During the 1960s, many workers from the Mediterranean region migrated to more northerly regions of Europe. Often they brought their wives, and children were born in the host country. The situation of these children, the "second generation" of immigrants, deserves our attention.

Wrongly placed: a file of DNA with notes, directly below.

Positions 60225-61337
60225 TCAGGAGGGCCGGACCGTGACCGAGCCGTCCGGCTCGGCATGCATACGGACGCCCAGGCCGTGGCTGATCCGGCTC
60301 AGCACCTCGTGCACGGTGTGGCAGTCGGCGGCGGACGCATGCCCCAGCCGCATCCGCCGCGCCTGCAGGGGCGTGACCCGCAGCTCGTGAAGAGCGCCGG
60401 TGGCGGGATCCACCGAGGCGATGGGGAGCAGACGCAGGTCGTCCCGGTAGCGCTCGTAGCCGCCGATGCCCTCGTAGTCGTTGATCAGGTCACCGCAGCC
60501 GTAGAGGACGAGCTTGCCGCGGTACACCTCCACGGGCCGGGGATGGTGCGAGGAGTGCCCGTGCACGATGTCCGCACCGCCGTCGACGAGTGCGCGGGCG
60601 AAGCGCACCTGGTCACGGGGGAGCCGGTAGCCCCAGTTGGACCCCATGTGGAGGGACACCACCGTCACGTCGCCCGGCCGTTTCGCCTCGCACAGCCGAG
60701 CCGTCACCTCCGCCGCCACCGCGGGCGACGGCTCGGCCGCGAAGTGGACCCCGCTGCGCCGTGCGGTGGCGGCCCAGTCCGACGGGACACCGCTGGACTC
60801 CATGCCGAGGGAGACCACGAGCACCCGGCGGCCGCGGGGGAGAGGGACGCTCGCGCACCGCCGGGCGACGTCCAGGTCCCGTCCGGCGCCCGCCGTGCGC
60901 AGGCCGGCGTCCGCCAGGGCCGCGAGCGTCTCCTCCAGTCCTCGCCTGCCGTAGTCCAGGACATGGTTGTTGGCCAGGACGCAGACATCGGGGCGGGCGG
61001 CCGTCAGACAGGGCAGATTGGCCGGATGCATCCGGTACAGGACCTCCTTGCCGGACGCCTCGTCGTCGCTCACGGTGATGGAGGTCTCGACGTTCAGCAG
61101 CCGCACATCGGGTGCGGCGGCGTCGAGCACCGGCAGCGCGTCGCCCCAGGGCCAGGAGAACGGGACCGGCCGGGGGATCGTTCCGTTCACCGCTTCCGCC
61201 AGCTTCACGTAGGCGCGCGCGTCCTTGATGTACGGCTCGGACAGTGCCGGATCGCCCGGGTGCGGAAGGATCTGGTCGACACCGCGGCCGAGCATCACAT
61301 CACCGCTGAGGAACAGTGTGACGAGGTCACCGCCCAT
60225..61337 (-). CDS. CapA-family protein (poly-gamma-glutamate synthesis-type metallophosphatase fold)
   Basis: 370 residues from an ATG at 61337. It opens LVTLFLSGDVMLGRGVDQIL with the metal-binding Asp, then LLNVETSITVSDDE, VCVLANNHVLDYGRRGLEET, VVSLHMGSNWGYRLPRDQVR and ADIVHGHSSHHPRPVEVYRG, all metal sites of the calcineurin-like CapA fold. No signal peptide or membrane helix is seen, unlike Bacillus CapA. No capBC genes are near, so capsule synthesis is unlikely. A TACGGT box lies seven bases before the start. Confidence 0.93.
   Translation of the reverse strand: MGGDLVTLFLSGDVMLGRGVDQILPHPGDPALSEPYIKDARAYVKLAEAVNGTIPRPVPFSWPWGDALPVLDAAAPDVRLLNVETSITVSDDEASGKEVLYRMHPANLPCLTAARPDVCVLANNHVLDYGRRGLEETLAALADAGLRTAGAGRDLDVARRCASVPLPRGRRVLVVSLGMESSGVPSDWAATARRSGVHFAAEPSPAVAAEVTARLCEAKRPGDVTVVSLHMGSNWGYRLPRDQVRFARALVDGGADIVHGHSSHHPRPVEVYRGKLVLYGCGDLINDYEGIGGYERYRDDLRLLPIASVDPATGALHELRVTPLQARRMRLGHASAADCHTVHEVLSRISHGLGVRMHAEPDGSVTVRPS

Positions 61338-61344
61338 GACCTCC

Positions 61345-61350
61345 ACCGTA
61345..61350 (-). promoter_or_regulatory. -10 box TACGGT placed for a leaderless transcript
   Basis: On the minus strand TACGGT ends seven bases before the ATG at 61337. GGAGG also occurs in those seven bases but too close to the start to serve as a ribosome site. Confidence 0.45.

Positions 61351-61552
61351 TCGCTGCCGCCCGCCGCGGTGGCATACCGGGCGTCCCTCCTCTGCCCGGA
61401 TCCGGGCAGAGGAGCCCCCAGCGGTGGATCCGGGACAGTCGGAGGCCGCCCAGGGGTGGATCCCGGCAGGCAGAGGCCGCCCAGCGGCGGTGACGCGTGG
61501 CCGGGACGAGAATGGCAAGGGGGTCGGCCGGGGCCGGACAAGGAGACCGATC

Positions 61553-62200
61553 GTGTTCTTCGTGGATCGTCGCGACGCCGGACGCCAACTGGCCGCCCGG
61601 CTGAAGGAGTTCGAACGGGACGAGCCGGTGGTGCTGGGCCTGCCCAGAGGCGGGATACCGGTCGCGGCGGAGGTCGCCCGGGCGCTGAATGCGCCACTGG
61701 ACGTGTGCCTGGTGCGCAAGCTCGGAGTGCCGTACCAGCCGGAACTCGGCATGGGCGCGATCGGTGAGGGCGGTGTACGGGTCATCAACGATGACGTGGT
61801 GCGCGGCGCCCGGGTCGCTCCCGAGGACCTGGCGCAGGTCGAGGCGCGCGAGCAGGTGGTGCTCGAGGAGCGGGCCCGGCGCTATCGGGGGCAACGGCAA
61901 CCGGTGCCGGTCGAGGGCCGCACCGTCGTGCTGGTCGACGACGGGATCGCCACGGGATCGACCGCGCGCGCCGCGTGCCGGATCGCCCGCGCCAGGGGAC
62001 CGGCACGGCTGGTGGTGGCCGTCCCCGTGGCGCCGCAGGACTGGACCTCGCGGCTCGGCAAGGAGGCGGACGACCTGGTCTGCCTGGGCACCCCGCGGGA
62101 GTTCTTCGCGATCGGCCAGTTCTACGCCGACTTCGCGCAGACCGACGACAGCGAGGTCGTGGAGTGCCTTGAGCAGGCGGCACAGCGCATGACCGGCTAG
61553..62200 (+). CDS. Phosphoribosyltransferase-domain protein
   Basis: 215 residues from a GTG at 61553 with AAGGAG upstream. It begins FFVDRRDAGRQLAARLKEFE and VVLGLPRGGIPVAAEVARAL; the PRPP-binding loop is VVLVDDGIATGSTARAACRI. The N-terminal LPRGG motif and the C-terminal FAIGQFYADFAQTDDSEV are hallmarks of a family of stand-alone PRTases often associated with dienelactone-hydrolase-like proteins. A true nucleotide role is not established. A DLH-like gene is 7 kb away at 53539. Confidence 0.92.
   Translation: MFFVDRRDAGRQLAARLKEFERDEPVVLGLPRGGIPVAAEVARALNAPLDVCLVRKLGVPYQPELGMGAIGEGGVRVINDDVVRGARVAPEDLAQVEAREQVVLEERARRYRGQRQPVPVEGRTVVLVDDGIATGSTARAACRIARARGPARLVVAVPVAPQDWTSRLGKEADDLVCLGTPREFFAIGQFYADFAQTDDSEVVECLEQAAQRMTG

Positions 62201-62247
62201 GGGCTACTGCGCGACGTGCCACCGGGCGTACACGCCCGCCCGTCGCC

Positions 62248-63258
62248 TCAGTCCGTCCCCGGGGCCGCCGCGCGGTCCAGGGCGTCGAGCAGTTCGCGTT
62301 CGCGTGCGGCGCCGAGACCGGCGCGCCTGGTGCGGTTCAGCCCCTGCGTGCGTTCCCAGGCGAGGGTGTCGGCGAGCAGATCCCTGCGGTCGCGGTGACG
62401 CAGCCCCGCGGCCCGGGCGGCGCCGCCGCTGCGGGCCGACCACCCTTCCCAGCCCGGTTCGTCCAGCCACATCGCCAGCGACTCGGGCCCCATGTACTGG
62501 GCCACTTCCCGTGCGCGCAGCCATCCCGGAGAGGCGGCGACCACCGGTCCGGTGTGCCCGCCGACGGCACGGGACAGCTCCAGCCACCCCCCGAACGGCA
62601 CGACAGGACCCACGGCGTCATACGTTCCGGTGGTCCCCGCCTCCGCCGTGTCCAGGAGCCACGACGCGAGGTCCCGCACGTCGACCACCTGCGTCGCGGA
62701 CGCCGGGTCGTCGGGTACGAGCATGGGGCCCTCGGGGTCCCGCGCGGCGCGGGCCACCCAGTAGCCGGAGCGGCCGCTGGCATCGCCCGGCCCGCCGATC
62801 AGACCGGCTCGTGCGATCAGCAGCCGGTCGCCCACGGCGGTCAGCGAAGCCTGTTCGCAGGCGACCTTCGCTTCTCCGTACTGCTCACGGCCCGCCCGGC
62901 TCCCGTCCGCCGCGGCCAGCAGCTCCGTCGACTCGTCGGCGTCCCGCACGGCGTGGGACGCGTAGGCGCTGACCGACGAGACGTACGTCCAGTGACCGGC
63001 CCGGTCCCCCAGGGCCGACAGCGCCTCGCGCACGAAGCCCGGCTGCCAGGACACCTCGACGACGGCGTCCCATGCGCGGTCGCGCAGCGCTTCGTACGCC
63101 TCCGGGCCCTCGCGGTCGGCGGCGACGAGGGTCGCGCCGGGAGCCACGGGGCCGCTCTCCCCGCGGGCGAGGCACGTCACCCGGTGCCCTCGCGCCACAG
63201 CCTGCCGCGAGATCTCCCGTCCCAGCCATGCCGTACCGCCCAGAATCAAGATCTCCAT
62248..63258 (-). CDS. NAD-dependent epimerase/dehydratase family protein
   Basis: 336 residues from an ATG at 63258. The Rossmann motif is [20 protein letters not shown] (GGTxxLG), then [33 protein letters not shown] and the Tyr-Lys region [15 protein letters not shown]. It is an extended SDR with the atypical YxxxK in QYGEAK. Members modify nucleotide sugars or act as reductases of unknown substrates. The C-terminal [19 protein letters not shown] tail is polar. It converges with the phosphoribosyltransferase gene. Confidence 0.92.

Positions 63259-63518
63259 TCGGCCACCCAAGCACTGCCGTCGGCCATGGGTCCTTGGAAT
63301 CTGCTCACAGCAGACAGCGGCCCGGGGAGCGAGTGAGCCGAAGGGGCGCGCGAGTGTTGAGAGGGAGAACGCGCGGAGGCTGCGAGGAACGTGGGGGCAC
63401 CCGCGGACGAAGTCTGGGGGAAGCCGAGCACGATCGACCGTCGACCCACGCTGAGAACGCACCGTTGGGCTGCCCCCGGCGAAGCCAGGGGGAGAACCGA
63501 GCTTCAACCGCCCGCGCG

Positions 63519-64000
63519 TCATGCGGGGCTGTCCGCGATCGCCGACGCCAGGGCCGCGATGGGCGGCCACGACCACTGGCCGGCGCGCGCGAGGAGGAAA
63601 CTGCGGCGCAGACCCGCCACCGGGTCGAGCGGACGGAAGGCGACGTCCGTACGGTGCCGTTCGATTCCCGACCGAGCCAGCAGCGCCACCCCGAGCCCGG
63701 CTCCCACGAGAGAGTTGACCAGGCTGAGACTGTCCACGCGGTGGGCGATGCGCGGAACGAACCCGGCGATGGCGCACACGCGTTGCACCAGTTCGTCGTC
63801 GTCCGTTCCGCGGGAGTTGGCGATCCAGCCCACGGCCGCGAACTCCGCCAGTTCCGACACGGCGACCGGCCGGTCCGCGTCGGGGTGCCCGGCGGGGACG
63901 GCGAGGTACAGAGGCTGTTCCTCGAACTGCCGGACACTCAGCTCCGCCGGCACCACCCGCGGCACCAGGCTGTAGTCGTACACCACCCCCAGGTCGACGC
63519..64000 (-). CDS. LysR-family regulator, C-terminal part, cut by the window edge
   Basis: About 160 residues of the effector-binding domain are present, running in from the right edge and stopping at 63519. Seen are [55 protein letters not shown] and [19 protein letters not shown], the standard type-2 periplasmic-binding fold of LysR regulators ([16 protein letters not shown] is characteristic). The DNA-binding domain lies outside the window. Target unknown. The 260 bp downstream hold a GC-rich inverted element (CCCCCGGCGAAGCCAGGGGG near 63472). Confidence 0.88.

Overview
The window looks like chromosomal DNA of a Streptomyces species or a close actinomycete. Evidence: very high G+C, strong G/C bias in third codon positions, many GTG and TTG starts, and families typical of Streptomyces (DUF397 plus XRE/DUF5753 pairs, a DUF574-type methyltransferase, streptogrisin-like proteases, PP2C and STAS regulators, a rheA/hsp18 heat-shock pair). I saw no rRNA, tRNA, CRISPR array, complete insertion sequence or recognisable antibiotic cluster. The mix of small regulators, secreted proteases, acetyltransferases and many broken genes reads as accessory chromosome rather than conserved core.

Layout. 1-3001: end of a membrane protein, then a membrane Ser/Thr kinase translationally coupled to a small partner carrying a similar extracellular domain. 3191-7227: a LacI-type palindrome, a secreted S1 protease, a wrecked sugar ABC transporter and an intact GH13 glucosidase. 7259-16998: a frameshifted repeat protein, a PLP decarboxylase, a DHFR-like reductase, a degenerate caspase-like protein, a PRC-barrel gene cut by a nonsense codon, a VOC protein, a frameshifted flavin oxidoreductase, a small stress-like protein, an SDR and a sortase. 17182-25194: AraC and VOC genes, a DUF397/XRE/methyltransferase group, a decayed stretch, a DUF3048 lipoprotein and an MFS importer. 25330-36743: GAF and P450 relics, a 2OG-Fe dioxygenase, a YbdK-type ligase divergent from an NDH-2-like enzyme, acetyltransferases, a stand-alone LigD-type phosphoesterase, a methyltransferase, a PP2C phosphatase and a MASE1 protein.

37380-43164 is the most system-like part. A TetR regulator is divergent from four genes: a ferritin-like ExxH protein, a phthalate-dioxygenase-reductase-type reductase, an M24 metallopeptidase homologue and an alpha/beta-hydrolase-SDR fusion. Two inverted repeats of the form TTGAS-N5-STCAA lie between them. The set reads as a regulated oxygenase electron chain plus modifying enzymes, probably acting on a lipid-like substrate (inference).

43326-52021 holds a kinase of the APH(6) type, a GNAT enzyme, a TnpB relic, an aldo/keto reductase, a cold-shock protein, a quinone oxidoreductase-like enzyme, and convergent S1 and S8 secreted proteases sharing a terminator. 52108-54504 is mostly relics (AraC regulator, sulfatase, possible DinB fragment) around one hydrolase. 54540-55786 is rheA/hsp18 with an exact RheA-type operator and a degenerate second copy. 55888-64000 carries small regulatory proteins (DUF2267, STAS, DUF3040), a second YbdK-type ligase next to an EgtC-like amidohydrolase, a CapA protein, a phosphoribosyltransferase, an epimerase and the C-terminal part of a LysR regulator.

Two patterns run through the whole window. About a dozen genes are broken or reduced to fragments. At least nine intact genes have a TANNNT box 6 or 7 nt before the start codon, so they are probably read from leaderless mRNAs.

In many respects the offspring who make up this second generation of immigrants are closer to their country of residence than to the country of their parents. Yet the desirability of integrating these young people into the country where they were born and live may be questioned. If they are able to speak their parents' language, they could be of great value to the country from which their parents came. It has been argued that sending these children, with their European educations, back to their native countries would benefit those countries by providing a sort of "technical assistance."